Moscow city to tap bond market despite Russia's sanction risks

MOSCOW, April 13 (Reuters) – The City of Moscow plans to tap the bond market in April for the first time since 2013, raising up to 70 billion roubles ($907.62 million) to cover budget shortfalls caused by the COVID-19 pandemic, Deputy Mayor Vladimir Efimov said.

The Moscow bonds will be of the same investment-grade quality as Russian state OFZ bonds, but their lower profile and volume means they will carry a lower sanctions risk, potentially giving foreign investors a safer instrument to invest in.

Ties between Russia and the West are at a post-Cold War low and Washington is weighing new sanctions against Moscow over alleged political meddling and hacking, allegations Russia denies.

Efimov, in charge of Moscow’s economic policy, said the capital city was aligning its borrowing plans with the situation on Russia’s state debt market, which has deteriorated in the past months because of external political factors.

“I think we will be ready to tap the market in April … We have set guidance for 6% annual yield, but we are bargaining for a lower rate,” Efimov said in an interview with Reuters.

The size of the planned bond issuance on the Moscow Exchange is nowhere near Russia’s state debt programme. The finance ministry last week raised a larger sum at a single OFZ bond auction.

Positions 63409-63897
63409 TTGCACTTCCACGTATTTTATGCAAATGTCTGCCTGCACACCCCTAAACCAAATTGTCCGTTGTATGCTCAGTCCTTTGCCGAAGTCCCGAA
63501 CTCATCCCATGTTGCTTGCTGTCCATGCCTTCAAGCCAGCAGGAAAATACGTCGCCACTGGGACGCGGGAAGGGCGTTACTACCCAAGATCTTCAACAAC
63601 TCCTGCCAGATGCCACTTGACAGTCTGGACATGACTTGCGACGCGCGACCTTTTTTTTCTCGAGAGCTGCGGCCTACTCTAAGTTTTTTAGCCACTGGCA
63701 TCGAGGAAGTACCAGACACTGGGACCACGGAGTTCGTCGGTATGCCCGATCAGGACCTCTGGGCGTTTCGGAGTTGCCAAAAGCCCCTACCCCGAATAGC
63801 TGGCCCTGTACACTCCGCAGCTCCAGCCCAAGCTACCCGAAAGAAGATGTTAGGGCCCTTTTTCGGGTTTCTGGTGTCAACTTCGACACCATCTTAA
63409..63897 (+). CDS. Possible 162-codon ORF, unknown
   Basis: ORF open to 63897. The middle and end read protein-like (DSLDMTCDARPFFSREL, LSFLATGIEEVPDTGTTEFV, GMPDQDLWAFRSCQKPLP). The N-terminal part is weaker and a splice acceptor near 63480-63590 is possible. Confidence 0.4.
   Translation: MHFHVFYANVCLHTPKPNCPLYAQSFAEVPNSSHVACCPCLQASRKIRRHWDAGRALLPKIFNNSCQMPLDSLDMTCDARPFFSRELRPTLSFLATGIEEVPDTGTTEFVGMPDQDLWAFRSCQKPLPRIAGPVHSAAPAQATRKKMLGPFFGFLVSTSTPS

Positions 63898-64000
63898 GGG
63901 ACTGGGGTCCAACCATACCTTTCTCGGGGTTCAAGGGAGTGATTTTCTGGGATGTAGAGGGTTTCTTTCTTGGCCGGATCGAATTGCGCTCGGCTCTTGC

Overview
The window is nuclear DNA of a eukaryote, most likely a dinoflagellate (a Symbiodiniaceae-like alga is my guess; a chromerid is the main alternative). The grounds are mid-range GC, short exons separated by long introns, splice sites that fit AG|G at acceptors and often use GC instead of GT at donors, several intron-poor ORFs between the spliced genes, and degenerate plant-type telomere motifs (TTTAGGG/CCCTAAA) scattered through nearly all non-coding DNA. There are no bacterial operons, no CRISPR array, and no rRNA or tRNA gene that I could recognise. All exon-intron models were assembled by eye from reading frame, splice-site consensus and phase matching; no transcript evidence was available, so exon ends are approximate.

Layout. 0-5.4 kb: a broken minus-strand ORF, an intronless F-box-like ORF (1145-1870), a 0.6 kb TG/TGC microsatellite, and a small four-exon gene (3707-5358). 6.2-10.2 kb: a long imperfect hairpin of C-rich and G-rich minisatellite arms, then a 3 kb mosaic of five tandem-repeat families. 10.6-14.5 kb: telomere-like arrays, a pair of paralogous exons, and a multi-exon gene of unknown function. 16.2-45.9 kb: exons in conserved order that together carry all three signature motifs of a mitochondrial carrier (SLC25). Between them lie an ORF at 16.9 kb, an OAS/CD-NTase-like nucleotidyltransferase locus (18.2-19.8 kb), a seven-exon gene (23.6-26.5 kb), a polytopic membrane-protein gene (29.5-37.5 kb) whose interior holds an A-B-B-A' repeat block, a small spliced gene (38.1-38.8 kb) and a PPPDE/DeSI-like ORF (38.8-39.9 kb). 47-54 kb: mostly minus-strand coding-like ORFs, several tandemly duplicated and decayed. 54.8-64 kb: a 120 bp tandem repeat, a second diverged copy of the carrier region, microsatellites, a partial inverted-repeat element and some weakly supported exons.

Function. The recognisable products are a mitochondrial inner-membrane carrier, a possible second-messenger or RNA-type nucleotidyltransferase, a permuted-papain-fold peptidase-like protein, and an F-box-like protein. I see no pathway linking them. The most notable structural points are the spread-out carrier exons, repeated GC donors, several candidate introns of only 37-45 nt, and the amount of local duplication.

But if the West imposes sanctions on buying Russia’s OFZ treasury bonds, Moscow could postpone its bond placement by a couple of months, Efimov said.

OFZ government bonds took a hit recently as fears grew of fresh U.S. sanctions that could go further than existing restrictions, which include a ban on U.S. banks buying state Eurobonds directly from Russia.

The share of foreign investors among holders of Russia’s OFZ treasury bonds last month slumped to its lowest level since August 2015 after President Joe Biden said that his Russian counterpart, Vladimir Putin, would “pay a price” for efforts to meddle in the 2020 U.S. presidential election.

Moscow, which has the same ratings as Russia — “BBB” from Fitch and “Baa3” from Moody’s — returned to the idea of borrowing after it saw its finances deteriorate in 2020 as coronavirus lockdowns suffocated business activity.

Efimov said Moscow, a city of more than 12 million people, may also issue green bonds for up to 90 billion roubles this year to finance purchases of electric buses and other transport infrastructure.

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